37. Except that the Constitution specifically prohibits any laws which restrict freedom of speech from being passed. With religion, conflicting clauses promote liberty with respect to religion, but restrict government involvement or endorsement of any religion. If one chooses to work for government, one pledges to uphold the establishment clause. Religious citizens who work for government may be allowed some reasonable accommodations (time off for religious holidays, etc). They do not have the option to exercise their religion in such a manner as to restrict the rights of others. Free exercise of religion obviously doesn't exempt anyone from adhering to the laws of civil society. One cannot steal from, murder, or assault one's neighbor with religious justification. History is full of examples of such religious justification. The religion clauses of the Constitution were designed to prevent tyranny by any religion, and to prevent the formation of warring religious factions.

  38. We are heading down the wrong path. Religious accommodation cannot mean that some people can refuse to follow neutral non-discriminatory laws because of their beliefs. That is the government establishing religion, exactly the opposite of what the first amendment means.

    The Supreme Court made a terrible mistake in Hobby Lobby - actually determining that a stated religious belief was legitimate and that it trumped the law. That has given wings to this issue and I sure hope they walk it back. It means that courts can determine what is a religious belief or not and that should be terrifying to everyone. No gov't body should have any say in that. I do believe in some life and death circumstances or extremely important issues, civil disobedience is called for. But, like Thoreau, who was angry when someone paid his fine, she should have wanted to stay in jail, if she wants to be genuine.

    What is a shame is that religious people who support this movement do not recognize what Madison explained. It hurts not just government but also religion. Because it can never be done even-handedly. Some religion will win, some lose.

    I happen to be for same sex marriage, but against Obamacare. It doesn't matter to me. Both are the law and both must be upheld so long as they are so deemed or we lose a critical aspect of our system - a government of laws and not men.

  39. "What is a shame is that religious people who support this movement do not recognize what Madison explained."

    Thankfully many, if not most, of us don't. I absolutely cringed over each successive denial by Ms. Davis. She earned her fate.

  40. Greenhouse's column put me off right form the outset with her reference to the amount Mr. and Mrs. Staver are making as a clearly biased presentation made to impugn their sincerity or their faith based on what she perceives as an excessive salary. The old liberal canard that sincerity is suspect when some one is enriching themselves but some how does not pertain when it is the leaders of not-for-profits, arts organizations and colleges/universities making excessive pay. Talk about double standards.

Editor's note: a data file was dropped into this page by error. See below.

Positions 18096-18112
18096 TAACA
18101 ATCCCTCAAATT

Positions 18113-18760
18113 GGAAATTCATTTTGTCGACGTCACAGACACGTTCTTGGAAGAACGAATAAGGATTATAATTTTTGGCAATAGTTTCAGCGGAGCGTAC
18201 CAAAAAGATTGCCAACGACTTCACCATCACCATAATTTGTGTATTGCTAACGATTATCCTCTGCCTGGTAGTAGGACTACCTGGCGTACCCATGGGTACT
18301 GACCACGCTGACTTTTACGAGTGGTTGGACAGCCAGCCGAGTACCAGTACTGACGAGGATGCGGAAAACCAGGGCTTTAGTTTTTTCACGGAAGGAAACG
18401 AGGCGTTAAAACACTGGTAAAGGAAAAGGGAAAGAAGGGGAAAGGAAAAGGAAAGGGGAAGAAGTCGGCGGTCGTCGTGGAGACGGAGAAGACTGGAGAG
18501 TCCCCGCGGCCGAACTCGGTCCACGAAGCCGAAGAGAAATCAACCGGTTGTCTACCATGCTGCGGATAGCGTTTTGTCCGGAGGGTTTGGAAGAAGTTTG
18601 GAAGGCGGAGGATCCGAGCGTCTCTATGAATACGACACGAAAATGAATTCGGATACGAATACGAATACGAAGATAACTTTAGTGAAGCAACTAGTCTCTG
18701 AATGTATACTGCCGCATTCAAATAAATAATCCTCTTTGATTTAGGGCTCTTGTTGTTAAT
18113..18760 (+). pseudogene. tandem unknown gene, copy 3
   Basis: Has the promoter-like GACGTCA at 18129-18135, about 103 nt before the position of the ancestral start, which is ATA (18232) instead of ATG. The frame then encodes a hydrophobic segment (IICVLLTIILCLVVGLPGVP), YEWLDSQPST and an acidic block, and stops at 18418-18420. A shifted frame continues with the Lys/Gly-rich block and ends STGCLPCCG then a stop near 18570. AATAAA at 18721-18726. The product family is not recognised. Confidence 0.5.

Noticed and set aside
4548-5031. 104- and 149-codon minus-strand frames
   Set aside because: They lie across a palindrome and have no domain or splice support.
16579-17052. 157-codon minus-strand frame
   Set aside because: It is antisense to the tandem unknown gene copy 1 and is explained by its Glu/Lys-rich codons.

41. Maybe it's noticeable that making obscene amounts of money peddling an invisible product is suspect.

  42. Let's be clear they mean "freedom from law" in the name of
    religious freedom.
    We are not a theocracy.
    Kim Davis violated her oath of office. Period.

  43. Ms Greenhouse remains incapable of fairness and acts as the legal muse for the NYT ED Board. She misreads Ms. Davis and Liberty Counsel. Ms. Davis is still not issuing licenses although someone in her office is. A very foolhardy judge put this 50 year old woman in jail and the progressives went bonkers displaying a virulence and hatred worthy of the craziest fanatic. Like the fanatics they are, they demanded her resignation and banishment from public life. The ayatollahs have nothing on these progressives. Well Kim refused, fought and kept her job, became a hero among Christians and taught them to fight for their rights against bully's like the NYT.

    Now, the Liberty Counsel is a very busy group because there is a lot of Christian persecution here and abroad. And now, the Christans are fighting back. You see, they have political power too and they are angry. The Liberty Counsel is making it possible to sue in court. And they will. So, I would figure out reasonable accommodations for these folks and would rethink the NYTimes inspired "silence and banishment punishment" on gay rights blasphemers. It's the new fascism and the NYT is advocating it. It's not going to work and is creating a real backlash. If you doubt it, watch the Republicans and notice the silence from Democrats.

  44. Baloney. Christians, especially the more fanatical ones, are still claiming they're being thrown to lions, either by Roman emperors or secular humanists. The former didn't happen and the latter is not happening now.
    Almost every governor, senator, and representative, as well as president, is
    a Christian. Most members of the Supreme Court are Christian. Most people
    in the country are Christian. So who's doing the persecuting? It's just another canard to keep the faithful, well, faithful. And to keep that tax exempt status intact and the collection baskets full.

  45. About twenty years ago, I spoke with an anti-gay "crusader" in our state and I called his group of evangelicals the "American Taliban." He became very angry at this and started in with the threats of a "backlash" should we gays keep fighting for our rights. So here we are, twenty years later, with ENDA (in our state anyway) and marriage legal all across the nation. So your "backlash" talk is hollow.